I have been invited to speak to a group discussing ‘Routes to independence’. I’ll be trying to persuade them that this should not be plural. There are a great many other things I’d like to say. But I’ll take what I can get.

I said I reckon that the SSRG Conference will be significant. That was not just a throwaway comment. A glance at the list of speakers and topics should be enough to convince any Yes activist that this is a worthwhile event. The discussions at this type of gathering are always informative and stimulating and occasionally inspiring. I am surprisingly (given my experience of SNP-sponsored events) confident that the Conference will produce something tangible. Maybe even something valuable. That’s a big statement for an old cynic like me.

Please consider attending the SSRG Conference. It is open to all. Just click the image below to be taken to the SSRG website.

Scottish Sovereignty Research Group Conference

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7 thoughts on “An event worth attending

  1. The SSRG Conference does indeed have a great line-up: One might even say it contains the rock stars of the Yes Movement (especially when Paul McCartney is involved).

    Good to see that the ‘Manifesto for Indy’ on the agenda – we need to prioritise these, putting the strongest at the top and going forth with this one.

    With the Yes Movement having been so fragmented in recent years – mainly due to the actions and inactions of our supposed political leaders and representatives – it is heartening to see the best thinkers getting together to consider the more effective and speediest way to cut through the Gordian knot that Scotland has somehow allowed itself to be entangled and bound by.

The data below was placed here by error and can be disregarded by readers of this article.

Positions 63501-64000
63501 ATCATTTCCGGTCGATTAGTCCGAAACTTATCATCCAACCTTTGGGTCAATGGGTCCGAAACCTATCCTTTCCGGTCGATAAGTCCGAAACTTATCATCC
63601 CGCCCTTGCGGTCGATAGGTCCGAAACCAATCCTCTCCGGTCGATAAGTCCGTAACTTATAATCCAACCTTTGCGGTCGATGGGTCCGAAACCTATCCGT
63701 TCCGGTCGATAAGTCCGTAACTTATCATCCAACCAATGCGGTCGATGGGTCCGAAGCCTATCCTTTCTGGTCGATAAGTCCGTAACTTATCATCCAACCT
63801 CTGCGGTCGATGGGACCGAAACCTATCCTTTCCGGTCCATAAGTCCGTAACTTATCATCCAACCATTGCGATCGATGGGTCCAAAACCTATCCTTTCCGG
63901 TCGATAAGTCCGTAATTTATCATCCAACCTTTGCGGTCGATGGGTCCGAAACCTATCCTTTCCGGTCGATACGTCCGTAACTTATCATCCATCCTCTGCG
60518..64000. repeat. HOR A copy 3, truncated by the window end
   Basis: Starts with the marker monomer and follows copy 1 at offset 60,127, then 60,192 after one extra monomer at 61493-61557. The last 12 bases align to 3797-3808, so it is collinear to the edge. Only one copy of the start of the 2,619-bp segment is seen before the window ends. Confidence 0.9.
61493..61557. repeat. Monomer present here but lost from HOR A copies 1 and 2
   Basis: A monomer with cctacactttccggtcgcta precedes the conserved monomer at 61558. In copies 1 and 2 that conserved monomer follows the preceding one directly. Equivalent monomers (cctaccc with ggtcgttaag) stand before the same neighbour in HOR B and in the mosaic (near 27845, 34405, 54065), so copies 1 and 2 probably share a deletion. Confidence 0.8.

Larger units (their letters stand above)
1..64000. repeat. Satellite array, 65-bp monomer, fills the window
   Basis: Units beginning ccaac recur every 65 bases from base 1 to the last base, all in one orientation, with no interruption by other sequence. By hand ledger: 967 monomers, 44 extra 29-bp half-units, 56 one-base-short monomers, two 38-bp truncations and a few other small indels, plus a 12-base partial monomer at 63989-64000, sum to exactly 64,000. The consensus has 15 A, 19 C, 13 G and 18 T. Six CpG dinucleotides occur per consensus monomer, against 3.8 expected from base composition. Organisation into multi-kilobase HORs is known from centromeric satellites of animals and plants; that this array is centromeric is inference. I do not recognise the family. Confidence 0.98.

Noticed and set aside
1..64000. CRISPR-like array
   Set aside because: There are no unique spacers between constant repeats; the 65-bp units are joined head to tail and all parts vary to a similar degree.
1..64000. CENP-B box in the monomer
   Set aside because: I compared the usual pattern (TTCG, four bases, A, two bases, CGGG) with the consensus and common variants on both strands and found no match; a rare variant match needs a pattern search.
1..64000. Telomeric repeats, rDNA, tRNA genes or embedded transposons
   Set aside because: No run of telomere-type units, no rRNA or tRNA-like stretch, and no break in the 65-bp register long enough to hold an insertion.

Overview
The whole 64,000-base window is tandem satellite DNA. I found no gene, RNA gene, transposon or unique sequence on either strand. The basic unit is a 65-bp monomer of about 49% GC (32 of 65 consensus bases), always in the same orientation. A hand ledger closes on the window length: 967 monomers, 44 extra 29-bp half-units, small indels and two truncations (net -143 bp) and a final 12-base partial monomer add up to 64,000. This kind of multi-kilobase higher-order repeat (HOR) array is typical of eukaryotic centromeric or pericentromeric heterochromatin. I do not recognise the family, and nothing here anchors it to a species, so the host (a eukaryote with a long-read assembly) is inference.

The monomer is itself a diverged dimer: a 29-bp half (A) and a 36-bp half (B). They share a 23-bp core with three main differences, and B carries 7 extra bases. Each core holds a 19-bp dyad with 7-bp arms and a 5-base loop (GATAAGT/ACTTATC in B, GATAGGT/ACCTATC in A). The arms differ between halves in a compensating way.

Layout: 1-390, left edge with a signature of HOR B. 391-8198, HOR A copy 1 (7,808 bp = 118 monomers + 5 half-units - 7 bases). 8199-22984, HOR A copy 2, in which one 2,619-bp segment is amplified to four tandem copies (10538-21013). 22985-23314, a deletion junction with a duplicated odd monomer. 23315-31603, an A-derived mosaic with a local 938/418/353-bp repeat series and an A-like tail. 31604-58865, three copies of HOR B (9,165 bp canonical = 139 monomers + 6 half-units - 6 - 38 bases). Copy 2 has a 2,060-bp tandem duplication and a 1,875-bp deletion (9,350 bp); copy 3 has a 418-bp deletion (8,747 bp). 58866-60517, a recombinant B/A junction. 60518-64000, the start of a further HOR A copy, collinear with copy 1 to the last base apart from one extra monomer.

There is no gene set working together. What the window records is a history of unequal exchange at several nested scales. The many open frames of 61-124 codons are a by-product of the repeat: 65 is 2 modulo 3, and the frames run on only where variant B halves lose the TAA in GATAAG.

Liked by 8 people

  2. Its getting more obvious now
    If the MSM haven’t mentioned the Vatican fire then
    There were 45 FBI agents in Westminster when the 40+ resignations happened.
    Abe assassination.

    Still to come, fall of Macron, fall of Justin Castro(AKA Trudeau)
    We’re winning.


  3. Not my cup of tea at all, I’d need a whole forest of matchsticks to keep the e’es open.

    But there’s some interesting stuff on the website I’ve looked at before

    that doesn’t mean anybody should agree with it, but it probably should actually be read to give different perspectives on things – and at least SSRG doesn’t claim to be “the” umbrella organisation of the YES movement like some other one that appears once a year some years to have a conference in Edinburgh of the great and self-appointed, and discuss, errr, no idea what it discusses, and it wouldn’t surprise me if they didn’t either.

    This conference (SSRG) has a full agenda, interesting speakers who YESsers can agree or disagree with , who put in a lot of effort, and whose names are known to most people who keep our eyes open. Whoops, I used that word “most people” (well, two words) without any proof at all. Damn.

    Good luck with the Conference, it’s timely, and I hope gets a bit reported.

    Liked by 2 people

  4. Just go Peter, don’t doubt yourself, I’m pretty sure people want to hear what you say, I also think you’ll be surprised that folk will in most part agree with you.

    Craig Murray has a few serious health problems yet he’s touring Scotland promoting the indyref, I know its not going to happen and even if it did it would be a disaster, ill thought out and ill prepared its a trap for the genuine yes movement, still Murray pushes on. Didn’t you organise or attend a demo outside Holyrood for women’s rights not the long ago, and I’m sure you and the women made your points very clear, for shortly afterwards the usual culprits contacted and got the nod from Westminster via the SPCB to make sure that doesn’t happen again.

    The SSRG event will allow you to express your indy ideas and not be judged.

    Liked by 1 person